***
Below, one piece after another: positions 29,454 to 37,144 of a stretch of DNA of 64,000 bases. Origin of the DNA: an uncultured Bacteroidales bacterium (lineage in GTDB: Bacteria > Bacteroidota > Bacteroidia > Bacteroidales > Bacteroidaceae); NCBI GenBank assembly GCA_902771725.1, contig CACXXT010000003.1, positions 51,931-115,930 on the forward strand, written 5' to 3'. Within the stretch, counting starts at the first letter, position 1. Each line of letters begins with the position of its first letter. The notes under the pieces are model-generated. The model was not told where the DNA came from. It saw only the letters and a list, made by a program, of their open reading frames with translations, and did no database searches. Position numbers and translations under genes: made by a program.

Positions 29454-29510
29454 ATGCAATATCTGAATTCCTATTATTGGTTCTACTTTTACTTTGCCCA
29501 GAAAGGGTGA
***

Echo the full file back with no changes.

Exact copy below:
Below, one piece after another: positions 29,454 to 37,144 of a stretch of DNA of 64,000 bases. Origin of the DNA: an uncultured Bacteroidales bacterium (lineage in GTDB: Bacteria > Bacteroidota > Bacteroidia > Bacteroidales > Bacteroidaceae); NCBI GenBank assembly GCA_902771725.1, contig CACXXT010000003.1, positions 51,931-115,930 on the forward strand, written 5' to 3'. Within the stretch, counting starts at the first letter, position 1. Each line of letters begins with the position of its first letter. The notes under the pieces are model-generated. The model was not told where the DNA came from. It saw only the letters and a list, made by a program, of their open reading frames with translations, and did no database searches. Position numbers and translations under genes: made by a program.

Positions 29454-29510
29454 ATGCAATATCTGAATTCCTATTATTGGTTCTACTTTTACTTTGCCCA
29501 GAAAGGGTGA